Background

After considering extensive research, Kam, Gogolin & Emerick in 2014 determined that “Cybersecurity education requires learners to acquire knowledge through hands-on activities and authentic learning, whereby real-life scenarios are investigated and acted upon.”

Traditionally, students have practiced computer networking and security skills at a centralized physical lab (and equipment) or a limited virtual lab appliance at their educational institution. Physical labs and college-based data centers have high costs associated with the maintenance

and repair of the hardware and software. Further, researchers noted that the cost limitations for a physical lab and college-based data center should include personnel, electricity, and other physical environmental costs.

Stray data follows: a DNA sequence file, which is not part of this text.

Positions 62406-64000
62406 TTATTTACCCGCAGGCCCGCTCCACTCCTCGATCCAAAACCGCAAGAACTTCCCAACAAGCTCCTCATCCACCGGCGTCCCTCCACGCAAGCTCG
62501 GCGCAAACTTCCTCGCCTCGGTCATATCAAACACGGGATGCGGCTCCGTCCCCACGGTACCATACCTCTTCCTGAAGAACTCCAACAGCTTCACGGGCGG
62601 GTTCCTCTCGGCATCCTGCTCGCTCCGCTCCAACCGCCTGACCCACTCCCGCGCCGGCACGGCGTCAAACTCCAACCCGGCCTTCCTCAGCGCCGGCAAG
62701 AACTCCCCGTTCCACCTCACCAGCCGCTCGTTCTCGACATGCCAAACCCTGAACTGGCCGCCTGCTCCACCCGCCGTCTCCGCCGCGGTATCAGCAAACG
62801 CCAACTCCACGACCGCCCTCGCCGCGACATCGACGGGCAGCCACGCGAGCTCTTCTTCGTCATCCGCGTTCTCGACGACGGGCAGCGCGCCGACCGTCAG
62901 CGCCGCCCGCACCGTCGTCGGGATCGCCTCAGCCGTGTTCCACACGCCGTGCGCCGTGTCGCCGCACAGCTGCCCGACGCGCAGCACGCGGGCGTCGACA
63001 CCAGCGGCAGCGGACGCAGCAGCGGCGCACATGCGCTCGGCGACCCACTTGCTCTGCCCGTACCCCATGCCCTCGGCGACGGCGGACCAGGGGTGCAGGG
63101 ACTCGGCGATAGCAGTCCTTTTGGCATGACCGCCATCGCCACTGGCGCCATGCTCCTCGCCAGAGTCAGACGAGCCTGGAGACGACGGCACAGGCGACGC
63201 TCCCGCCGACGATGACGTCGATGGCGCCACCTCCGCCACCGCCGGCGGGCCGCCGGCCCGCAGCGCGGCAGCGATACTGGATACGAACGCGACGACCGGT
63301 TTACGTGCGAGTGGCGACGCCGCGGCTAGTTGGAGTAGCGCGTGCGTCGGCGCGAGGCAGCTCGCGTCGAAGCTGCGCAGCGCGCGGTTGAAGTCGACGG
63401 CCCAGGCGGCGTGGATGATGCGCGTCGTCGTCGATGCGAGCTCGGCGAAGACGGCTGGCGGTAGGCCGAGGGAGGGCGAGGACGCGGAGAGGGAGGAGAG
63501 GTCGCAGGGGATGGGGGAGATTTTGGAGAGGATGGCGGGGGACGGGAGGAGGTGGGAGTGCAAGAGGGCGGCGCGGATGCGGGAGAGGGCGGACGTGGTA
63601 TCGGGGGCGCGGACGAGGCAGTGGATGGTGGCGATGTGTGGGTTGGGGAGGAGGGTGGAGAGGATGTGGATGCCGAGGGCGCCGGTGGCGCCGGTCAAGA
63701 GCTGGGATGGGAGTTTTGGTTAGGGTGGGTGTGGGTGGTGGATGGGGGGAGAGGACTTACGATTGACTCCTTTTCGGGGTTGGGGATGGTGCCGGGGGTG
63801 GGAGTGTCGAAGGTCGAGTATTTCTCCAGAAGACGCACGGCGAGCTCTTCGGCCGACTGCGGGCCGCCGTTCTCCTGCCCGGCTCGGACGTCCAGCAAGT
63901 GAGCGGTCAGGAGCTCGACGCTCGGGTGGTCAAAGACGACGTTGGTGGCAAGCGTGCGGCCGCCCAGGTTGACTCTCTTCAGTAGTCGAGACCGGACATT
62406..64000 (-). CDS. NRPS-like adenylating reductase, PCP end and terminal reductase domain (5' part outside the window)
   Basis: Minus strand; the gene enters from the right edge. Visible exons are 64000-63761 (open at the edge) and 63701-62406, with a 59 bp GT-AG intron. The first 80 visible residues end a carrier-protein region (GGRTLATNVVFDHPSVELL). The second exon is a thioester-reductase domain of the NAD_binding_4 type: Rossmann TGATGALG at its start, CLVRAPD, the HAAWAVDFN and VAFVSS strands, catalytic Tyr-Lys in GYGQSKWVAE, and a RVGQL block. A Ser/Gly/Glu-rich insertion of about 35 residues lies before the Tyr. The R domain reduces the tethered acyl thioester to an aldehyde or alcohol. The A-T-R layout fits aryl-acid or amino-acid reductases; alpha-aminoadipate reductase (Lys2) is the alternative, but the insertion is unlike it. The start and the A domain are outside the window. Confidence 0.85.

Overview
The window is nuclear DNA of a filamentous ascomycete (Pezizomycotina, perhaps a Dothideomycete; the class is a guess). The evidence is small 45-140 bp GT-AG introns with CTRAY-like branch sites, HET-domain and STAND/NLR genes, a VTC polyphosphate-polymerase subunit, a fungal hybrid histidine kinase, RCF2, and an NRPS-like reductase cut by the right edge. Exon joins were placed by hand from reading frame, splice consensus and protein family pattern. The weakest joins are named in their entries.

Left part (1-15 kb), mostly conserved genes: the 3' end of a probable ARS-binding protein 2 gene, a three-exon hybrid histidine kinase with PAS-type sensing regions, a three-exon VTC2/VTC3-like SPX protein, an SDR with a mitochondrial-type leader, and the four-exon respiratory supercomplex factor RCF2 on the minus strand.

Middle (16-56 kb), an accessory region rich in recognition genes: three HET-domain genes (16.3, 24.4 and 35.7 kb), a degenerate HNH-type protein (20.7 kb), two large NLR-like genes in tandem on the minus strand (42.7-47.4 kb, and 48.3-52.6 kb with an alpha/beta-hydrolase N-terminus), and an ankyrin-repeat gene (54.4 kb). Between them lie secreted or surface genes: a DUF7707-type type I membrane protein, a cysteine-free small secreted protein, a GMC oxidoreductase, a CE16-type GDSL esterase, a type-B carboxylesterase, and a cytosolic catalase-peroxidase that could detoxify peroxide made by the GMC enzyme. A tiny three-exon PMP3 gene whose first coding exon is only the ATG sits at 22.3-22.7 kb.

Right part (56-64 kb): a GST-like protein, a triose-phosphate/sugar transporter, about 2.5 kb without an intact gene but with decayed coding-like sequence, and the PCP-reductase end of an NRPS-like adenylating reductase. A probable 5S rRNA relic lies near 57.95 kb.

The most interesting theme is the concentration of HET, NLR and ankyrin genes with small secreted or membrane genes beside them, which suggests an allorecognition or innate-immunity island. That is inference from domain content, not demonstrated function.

An external service providing a turn-key virtualized environment that is identical to the corresponding physical environment will decrease the need for high-cost physical labs, yet provide open virtualized environments that let students experience the real-life scenarios that so critical in educating for technical careers. Virtual lab platforms must serve students with on demand, 24x7x365, access to a virtual lab environment from anywhere there is an internet connection. Virtual labs must also represent the full functionality of a real-world setting.

Cini and Krause (2014) suggested that higher education (including community colleges) will discard the “assembly model of one-size-fits-all” used over the past 150 years, due to online educational environments, which include virtualized environments.

The re-set of discarding the ‘sage on the stage’ to the educator as collaborator discards the typical silos of higher-education learning, and will further redefine higher education in coming years because of the following significant aspects (Cini & Krause, 2014):